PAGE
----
It has the potential of being Nevada’s next gold rush, but the problem is that there doesn’t seem to be much rush to it.
And, for that matter, not much gold.
The state’s fledgling unmanned aerial vehicle industry is taking baby steps in development, a somewhat surprising turn considering how enthusiastic state leaders were when the Federal Aviation Administration named Nevada one of six test sites for unmanned aerial vehicles — “UAVs” in industry parlance and “drones” to most of the public — in late 2013.
Nevada was eager to get its piece of what the Association for Unmanned Vehicle Systems International forecast as an $82.1 billion industry by 2025. Local experts say the industry could have an $8 billion economic impact on Nevada.
Tens of thousands of high-paying high-tech jobs are expected as the industry grows, and Nevada figured to be one of the leading beneficiaries since it is the acknowledged birthplace of the industry in the United States, thanks to the military’s presence in the state.
Nevada has more drone pilots and tech experts per capita than any state in the country.
The FAA’s selection of Nevada as a test site was a no-brainer. It was the only applicant with a state sponsor, and state leaders used the state’s geographic and climatic diversity as a key piece of its application. There are four designated test sites in the state, with Boulder City Municipal Airport the closest one to the Las Vegas Valley.
The state established the Nevada Institute of Autonomous Systems within the Governor’s Office of Economic Development, which lists aerospace and defense as one of the growth sectors the state is best equipped to use to diversify its economy.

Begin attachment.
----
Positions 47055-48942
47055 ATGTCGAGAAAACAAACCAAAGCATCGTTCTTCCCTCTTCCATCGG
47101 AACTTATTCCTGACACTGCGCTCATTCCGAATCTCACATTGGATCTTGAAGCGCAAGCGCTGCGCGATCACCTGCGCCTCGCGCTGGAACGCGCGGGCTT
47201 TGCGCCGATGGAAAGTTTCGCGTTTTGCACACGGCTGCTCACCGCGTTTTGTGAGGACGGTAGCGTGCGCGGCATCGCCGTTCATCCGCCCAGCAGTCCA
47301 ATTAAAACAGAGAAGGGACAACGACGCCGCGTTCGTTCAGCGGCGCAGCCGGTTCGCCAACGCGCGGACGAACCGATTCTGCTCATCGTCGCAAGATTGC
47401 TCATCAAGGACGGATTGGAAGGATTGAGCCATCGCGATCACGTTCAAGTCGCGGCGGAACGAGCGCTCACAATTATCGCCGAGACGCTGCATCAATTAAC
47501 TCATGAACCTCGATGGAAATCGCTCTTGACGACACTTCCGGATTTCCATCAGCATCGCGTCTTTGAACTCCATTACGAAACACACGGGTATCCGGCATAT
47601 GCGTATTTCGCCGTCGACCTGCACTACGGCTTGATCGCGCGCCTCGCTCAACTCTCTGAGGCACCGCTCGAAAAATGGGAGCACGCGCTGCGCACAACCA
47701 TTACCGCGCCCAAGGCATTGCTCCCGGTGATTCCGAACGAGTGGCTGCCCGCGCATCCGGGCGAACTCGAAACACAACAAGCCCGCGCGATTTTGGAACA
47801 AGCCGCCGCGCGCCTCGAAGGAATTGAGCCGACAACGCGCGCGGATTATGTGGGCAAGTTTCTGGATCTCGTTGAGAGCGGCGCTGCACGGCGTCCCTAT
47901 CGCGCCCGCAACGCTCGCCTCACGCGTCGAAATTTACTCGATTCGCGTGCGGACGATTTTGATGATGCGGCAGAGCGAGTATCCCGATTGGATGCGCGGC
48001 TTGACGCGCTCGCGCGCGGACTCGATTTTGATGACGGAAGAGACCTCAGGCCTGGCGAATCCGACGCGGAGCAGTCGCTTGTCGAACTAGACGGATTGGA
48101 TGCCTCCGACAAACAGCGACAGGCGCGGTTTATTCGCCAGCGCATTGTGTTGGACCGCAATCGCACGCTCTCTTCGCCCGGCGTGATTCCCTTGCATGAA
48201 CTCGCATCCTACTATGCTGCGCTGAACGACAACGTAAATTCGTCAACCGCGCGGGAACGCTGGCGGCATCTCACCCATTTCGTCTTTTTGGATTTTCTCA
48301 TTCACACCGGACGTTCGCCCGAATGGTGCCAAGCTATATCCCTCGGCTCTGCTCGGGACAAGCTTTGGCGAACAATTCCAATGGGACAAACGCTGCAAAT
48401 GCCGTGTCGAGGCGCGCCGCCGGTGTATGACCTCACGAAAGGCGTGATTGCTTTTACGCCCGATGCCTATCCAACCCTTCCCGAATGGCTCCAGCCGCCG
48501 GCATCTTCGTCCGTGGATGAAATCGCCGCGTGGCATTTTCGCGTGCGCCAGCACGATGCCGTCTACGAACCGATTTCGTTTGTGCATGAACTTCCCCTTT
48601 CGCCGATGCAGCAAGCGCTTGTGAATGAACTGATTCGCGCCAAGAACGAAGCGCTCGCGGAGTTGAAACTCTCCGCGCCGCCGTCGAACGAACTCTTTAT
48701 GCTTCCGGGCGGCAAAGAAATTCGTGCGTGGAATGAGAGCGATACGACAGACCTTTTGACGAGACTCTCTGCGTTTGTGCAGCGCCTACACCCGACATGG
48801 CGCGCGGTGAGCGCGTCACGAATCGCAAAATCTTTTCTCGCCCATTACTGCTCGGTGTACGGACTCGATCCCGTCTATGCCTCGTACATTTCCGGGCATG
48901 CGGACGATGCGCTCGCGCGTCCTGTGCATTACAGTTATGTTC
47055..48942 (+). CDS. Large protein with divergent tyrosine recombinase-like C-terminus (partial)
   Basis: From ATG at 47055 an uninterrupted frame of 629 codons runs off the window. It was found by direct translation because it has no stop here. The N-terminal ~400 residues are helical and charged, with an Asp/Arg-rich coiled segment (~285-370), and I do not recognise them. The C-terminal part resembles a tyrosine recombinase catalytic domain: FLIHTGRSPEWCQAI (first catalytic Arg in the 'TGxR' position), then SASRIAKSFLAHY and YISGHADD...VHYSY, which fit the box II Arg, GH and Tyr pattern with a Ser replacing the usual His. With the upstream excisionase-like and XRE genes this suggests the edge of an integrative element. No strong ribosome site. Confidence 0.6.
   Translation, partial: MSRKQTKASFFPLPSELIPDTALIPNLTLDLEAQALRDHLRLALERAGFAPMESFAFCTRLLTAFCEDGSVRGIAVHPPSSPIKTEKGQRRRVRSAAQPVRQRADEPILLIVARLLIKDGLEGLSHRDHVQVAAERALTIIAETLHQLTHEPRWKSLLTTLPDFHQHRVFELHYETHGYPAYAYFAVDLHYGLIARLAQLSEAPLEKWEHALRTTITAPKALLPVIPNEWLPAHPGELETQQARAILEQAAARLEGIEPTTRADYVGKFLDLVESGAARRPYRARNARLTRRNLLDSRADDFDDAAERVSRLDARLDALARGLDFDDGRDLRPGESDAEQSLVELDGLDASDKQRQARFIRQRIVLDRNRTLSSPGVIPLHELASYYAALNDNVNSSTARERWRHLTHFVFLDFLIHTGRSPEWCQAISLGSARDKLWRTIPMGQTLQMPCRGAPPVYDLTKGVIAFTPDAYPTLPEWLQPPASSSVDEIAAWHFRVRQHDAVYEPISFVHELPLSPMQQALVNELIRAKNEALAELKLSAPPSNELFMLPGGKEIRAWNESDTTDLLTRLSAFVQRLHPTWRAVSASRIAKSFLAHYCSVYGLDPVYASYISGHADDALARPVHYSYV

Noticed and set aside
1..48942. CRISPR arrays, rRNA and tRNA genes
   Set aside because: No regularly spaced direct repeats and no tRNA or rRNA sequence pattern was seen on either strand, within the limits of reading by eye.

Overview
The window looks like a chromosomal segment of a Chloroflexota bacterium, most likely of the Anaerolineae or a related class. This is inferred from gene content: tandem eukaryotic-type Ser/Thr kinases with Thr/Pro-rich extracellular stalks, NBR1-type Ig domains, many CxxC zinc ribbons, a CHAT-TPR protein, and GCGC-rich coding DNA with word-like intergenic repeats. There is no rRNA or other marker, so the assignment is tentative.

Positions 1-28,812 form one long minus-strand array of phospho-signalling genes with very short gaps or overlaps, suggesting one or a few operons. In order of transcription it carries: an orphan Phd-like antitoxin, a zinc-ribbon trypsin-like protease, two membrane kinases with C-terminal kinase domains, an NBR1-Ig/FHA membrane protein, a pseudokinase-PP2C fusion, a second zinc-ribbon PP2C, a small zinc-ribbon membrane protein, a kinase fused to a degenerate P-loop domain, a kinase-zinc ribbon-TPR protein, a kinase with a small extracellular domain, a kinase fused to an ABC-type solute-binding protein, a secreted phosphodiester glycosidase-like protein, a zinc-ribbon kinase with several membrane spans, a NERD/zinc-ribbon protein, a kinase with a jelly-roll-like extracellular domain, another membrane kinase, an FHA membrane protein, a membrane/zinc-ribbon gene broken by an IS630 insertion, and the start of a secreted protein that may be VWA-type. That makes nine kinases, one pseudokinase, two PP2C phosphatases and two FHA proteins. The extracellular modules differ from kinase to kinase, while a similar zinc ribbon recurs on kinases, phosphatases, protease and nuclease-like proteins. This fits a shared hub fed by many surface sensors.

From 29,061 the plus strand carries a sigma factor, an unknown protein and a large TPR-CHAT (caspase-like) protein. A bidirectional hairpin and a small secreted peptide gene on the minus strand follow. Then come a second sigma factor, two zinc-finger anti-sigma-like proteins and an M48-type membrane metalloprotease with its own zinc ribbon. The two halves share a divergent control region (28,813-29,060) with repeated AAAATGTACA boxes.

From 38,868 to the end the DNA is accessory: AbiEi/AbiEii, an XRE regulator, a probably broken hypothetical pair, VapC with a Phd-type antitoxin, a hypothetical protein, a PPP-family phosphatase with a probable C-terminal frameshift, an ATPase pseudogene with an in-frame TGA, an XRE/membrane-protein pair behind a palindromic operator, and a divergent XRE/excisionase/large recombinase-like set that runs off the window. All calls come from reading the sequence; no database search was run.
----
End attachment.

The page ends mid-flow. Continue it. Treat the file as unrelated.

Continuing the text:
The Nevada Institute sought experts to set up the program and hired Bowhead Systems and Technology Group as its contracted program management office.
With the resources of UAV fliers and tech support experts at Creech and Nellis air force bases and Naval Air Station Fallon readily available, Bowhead got out of the gates quickly.
It implemented programs, explored new ideas and worked closely with the FAA toward the ultimate goal of integrating UAVs into the national airspace.
Within a year of being named a test site, Nevada’s drone experts were pressing to get things done faster than the FAA could manage.
Alan is serial entrepreneur, active angel investor, and a drone enthusiast. He co-founded DRONELIFE.com to address the emerging commercial market for drones and drone technology. Prior to DRONELIFE.com, Alan co-founded Where.com, ThinkingScreen Media, and Nurse.com. Recently, Alan has co-founded Crowditz.com, a leader in Equity Crowdfunding Data, Analytics, and Insights. Alan can be reached at alan(at)dronelife.com